As stated earlier I completely botched part of the painting for sign number one. The reason is simple. I was not patient. I tried to paint way too thick coats and then it wouldn’t cure and I smudged it badly, and then I tried using a paintbrush to correct it and… yeah…If that wasn’t bad enough after I had already glued it all in place I tried spraying a clear coat way too early and it caused all the paint underneath to WRINKLE and crackle due to it not curing evenly.
For attempt #2 I was more patient. Notice how sheer this pink is. You can barely see it. Take your time.
I ran into a second problem though. Even though I lightly sanded before cutting, I had some… spurs? What would you call these? Splinters sticking up through the wood? Rough spots? I don’t know… but it was an easy fix. Just let it dry all the way and then lightly sand with very fine sandpaper before applying another coat of paint.
ASSEMBLING THE DESIGN
Assembling the floral part of the design is exactly what you’d expect. Glue down the linework first. Then go piece by piece like a puzzle and drop them in. If you kept your pieces organized on the masking this will go quickly even with as many parts as I have here.
TIP: Another technique people use for lining up their designs is to put the round into the forge and SCORE the outlines of the design lightly. Then you can place each letter exactly within the score outlines. I haven’t done this because most of my rounds are too big to fit. Likewise, I am comfortable just looking at my designs on the computer and line up by eye when they are this basic. You can also use a laser level and masking tape to create baslines to line up your letters.
The final, final step is just to attach your hanging hardware. I prefer d-rings and wire as it’s easier to get it level.
WHERE TO GET THE MATERIALS
Some of these are affiliate links, so feel free to skip them if you’re not into that:
Wooden Rounds | You can pick up this 15″ round and a larger 18″ size, and a 24″ size at Lowe’s online or locally. There is also an 11″ radius round which has flush (not rounded/bull nose) edges (this is the round featured in the first design). At about $8 for a 15″ these are some of the best prices for a nice bull-nosed round like this. The 15″ size is perfect for gifting as it feels substantial but not too big and you cut most anything to fit it within the Glowforge. For bigger rounds, you have to think more strategically about how to divide up the artwork or use a Pro with a passthrough.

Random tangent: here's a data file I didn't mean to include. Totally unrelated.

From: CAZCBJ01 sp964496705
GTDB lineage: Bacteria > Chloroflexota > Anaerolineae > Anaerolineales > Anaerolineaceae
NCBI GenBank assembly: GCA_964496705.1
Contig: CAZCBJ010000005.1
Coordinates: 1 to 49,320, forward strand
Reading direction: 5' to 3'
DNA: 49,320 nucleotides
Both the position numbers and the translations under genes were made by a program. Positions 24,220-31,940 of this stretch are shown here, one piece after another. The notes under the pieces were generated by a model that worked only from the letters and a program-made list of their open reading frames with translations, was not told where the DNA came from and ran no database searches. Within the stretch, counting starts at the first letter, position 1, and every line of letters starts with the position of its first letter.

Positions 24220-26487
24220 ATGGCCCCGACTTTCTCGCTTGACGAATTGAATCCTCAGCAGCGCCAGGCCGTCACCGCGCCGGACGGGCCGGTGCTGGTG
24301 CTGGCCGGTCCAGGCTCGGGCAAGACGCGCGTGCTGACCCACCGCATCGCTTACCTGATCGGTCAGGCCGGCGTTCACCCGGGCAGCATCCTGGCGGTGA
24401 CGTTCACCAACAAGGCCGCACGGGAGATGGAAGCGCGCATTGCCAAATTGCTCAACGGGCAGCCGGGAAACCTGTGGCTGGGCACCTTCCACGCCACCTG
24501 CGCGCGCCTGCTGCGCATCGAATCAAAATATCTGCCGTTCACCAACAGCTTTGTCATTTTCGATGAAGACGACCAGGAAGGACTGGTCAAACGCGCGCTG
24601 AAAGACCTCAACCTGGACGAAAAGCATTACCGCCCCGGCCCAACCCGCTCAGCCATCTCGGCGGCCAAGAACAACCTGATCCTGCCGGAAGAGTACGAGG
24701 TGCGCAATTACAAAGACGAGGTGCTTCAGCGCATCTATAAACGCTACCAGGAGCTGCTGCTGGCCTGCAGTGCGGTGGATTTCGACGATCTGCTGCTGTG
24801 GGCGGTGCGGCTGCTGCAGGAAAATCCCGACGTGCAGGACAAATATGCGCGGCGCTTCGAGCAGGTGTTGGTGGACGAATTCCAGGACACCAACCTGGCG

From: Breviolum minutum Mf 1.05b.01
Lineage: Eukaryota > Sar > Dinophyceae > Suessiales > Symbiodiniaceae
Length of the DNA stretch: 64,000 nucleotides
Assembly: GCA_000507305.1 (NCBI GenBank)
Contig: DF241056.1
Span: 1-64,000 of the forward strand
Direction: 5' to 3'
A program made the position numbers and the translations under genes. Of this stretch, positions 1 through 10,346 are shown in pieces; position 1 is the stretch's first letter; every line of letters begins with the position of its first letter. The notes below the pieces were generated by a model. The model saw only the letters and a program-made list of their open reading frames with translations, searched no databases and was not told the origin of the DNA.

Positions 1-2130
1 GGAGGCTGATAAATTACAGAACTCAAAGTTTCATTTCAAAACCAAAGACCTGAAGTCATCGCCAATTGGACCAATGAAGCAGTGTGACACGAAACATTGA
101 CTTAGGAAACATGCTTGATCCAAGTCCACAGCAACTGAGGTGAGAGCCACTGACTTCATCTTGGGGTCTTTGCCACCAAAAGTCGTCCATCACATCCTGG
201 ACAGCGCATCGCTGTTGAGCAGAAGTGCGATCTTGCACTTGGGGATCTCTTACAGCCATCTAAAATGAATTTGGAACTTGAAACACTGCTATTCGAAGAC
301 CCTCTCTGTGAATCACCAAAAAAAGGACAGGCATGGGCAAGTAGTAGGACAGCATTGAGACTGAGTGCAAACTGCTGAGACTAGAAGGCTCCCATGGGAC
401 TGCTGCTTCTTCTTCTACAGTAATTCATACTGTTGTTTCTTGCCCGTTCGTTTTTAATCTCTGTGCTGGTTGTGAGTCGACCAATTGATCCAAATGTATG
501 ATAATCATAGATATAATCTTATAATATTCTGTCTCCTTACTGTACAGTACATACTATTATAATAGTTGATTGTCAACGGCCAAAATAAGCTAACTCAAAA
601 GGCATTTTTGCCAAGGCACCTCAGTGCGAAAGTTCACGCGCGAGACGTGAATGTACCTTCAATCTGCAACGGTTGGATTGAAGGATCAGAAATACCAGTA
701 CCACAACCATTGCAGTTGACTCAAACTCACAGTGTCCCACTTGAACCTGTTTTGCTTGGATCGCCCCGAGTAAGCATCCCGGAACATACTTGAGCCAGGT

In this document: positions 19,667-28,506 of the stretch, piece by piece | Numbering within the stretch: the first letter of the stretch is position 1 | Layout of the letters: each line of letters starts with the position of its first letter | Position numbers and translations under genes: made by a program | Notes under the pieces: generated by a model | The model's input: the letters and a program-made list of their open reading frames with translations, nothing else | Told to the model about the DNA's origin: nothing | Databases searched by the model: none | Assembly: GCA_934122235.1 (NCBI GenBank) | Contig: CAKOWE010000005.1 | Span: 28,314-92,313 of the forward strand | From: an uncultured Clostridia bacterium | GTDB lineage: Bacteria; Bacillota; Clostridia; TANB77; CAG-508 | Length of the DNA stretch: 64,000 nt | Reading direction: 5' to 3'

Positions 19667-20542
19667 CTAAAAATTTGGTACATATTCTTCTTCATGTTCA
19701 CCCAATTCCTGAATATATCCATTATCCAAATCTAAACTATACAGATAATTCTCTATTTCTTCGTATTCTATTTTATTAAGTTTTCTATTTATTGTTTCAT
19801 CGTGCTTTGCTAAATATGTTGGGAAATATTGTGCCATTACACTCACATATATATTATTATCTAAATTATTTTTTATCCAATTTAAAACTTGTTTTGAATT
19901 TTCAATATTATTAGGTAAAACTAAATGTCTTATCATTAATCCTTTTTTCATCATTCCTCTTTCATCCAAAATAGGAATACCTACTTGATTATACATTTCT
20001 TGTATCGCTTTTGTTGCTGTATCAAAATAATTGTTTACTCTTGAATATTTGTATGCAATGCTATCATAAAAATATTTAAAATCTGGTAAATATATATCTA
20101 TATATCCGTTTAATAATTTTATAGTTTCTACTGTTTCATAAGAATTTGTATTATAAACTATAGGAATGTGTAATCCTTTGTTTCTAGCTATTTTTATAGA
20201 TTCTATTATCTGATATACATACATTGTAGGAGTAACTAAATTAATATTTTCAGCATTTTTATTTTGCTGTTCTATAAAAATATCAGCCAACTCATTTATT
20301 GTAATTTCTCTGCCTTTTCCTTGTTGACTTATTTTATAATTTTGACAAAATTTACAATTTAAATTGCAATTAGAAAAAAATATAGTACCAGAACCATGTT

Screw Variety Pack | This is the variety pack of screws I used. Of course, you can buy screws locally, but I find it much easier to just have a range of sizes organized like this.
Hanging Hardware – D-Rings | This is what I like to use for hanging my signs. I don’t like to use sawtooth hangers which can fall out or are hard to center. These are pretty low profile and came with the perfect screws for the 1″ round – not too deep.
Gray Stain (Weathered Gray) | You can possibly get this cheaper locally, but this is the one I used in this post
3M Adhesive | This is LSE which means low surface energy. It is great for acrylics or slick items that don’t stick well, but it works fine for wood too. I would get this stronger adhesive instead of buying both the HSE and LSE.
My Favorite Glue – Weldbond | I use this all the time and like it for a lot of applications.
LIKE WHAT YOU SEE?
Obligatory code plug. If you found this post helpful and you plan to buy a Glowforge you can use my code for a discount: https://glowforge.us/r/QHDONFXB